According to Hunt (2014), such a communication failure is caused by a perception that some members of the team are more qualified than others, hence the fear to voice persistent concerns. Available literature demonstrates that effective communication within a group is adversely affected when members form sub-units or sub-groups and communicate along with these units instead of engaging the team (Hunt, 2014).
In the reviewed article, it is evident that “the second nursing student and a healthcare assistant (HCA) formed a sub-unit in the team that was not verbally accountable to the team for their actions” (Meier, 2014, p. 34). The evolution of sub-units within the team represents the second communication failure, as it created a communication breakdown that saw the two members failing to voice their intention to warm the patient, an obsolete medical procedure that could have had an adverse consequence on the patient’s neurological outcome.
Communication challenges in the article are also represented by the failure of senior members of the team to offer direction and expert knowledge to the junior members. In the case study, it is reported that “the anesthetist had expert knowledge but provided little direction for other team members, who acted on their initiative” (Meier, 2014, p. 35).
Failure to provide direction using effective communication strategies creates knowledge gaps amongst team members, which in turn lead to ineffective treatment and time-wasting. Another communication failure reflected in the article revolves around lack of verbal acknowledgment amongst team members on their aims and objectives, leading to disharmony in the processes and procedures that could have been used to ensure the patient received quality care (Meier, 2014).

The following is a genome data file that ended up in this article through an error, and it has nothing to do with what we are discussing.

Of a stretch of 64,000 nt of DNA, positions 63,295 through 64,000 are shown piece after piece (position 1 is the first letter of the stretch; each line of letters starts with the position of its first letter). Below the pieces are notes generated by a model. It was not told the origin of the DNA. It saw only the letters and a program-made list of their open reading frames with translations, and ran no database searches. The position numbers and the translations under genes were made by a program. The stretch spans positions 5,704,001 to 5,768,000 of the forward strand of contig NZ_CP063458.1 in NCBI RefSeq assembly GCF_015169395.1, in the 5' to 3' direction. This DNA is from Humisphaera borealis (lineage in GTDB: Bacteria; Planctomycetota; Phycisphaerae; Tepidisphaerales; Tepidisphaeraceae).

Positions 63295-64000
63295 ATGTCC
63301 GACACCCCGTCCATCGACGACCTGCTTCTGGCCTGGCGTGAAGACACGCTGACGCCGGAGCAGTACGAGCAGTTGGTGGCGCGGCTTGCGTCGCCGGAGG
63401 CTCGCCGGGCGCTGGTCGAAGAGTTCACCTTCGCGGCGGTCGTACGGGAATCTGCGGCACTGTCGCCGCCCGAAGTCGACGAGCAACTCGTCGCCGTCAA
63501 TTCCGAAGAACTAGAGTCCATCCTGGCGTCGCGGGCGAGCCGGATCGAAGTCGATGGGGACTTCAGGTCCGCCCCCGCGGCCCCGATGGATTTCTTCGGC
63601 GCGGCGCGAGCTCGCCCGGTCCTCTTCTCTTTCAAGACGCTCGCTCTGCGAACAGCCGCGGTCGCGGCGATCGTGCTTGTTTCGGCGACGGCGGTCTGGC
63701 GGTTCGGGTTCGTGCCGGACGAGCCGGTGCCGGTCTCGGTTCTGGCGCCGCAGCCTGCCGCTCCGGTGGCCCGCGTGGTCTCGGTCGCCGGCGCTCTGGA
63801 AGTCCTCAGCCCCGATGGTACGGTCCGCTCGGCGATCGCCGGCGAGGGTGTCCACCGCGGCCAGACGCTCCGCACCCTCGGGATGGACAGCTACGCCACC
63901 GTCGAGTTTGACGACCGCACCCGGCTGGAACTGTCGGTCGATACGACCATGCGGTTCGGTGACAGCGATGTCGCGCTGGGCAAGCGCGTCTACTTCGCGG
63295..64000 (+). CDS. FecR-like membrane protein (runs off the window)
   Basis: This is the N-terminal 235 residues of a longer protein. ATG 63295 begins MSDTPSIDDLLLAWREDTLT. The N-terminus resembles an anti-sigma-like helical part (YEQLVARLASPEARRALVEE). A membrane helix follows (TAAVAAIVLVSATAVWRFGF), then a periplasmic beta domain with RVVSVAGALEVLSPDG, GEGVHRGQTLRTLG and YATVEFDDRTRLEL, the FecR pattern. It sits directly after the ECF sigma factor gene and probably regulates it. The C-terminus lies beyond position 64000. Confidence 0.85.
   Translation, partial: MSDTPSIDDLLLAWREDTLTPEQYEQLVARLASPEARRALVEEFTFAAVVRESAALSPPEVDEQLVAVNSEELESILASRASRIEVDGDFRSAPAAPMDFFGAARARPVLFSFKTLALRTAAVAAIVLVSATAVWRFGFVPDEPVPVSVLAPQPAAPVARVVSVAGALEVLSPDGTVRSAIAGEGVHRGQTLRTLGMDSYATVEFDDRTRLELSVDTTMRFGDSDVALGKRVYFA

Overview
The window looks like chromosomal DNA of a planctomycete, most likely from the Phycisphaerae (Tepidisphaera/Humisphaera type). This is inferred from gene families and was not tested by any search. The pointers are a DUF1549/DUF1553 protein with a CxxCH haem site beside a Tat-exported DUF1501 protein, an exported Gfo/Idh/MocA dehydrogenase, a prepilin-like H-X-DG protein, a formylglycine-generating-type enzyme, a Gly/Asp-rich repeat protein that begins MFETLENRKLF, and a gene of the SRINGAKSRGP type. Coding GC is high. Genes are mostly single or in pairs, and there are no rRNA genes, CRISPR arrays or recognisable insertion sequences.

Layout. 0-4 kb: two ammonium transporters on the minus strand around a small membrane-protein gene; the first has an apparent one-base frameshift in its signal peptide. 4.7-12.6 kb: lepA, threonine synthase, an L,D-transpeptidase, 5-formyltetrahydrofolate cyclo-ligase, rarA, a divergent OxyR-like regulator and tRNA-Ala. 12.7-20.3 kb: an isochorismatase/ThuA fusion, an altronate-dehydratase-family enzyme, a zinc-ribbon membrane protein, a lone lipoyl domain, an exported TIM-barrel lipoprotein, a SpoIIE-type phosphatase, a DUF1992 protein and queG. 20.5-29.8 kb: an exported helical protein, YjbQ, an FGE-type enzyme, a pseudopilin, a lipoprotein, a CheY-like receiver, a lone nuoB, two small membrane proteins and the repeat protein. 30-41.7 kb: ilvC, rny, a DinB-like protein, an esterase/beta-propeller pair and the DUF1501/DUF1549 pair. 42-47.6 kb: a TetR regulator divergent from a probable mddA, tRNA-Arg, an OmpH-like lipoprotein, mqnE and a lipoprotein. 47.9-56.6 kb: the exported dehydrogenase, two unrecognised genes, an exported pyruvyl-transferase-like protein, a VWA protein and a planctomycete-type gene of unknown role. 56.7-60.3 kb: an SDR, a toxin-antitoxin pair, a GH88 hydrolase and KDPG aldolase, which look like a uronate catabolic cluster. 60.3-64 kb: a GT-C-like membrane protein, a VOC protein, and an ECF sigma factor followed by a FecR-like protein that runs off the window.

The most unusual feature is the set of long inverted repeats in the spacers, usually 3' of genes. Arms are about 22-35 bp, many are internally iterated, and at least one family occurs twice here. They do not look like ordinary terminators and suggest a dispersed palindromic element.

Indeed, the case study is precise that the resuscitation team members should have verbally acknowledged that their aims were to prepare the patient for care in an intensive care unit (ICU), ensure he was sedated and had central venous access, and induce in him a therapeutic temperature of between 32°C and 34°C. This way, the team members attending to the patient could have saved critical time, employed minimal hospital resources as well as put the patient at less risk, particularly in terms of dealing with associated complications (Hunt, 2014; Meier, 2014).
Consequences of Communication Failure
Drawing from the above elaboration, it is evident that the effects of communication failure are many and varied. The author of the article is clear that “lapses in teamwork and poor communication can result in adverse events ranging from retained foreign objects to perinatal events and medication errors” (Meier, 2014, p. 32).
An analysis of the communication failures demonstrates that such an orientation impedes the team’s performance and delivery of quality of care, with consequences ranging from death of patients and lack of team efficiency to wastage of time and hospital resources, lack of awareness or appreciation of others’ roles, conflicts of interest, isolation of team members, delay in treatment processes, and lack of trust among members.
The reviewed article has demonstrated the cardinal importance of teamwork and effective communication in the healthcare setting, not mentioning that it has effectively highlighted several communication failures that occur in the team context as well as their consequences. Overall, it is essential for healthcare professionals to ensure the effectiveness of teams and communication not only to facilitate their performance but also to ensure the delivery of quality care to patients.
Hunt, K. (2014). Communicating with the practice team. Practice Nurse, 44(10), 36-46.
Meier, C. (2014). Importance of good teamwork in urgent care services. Emergency Nurse, 22(7), 32-36.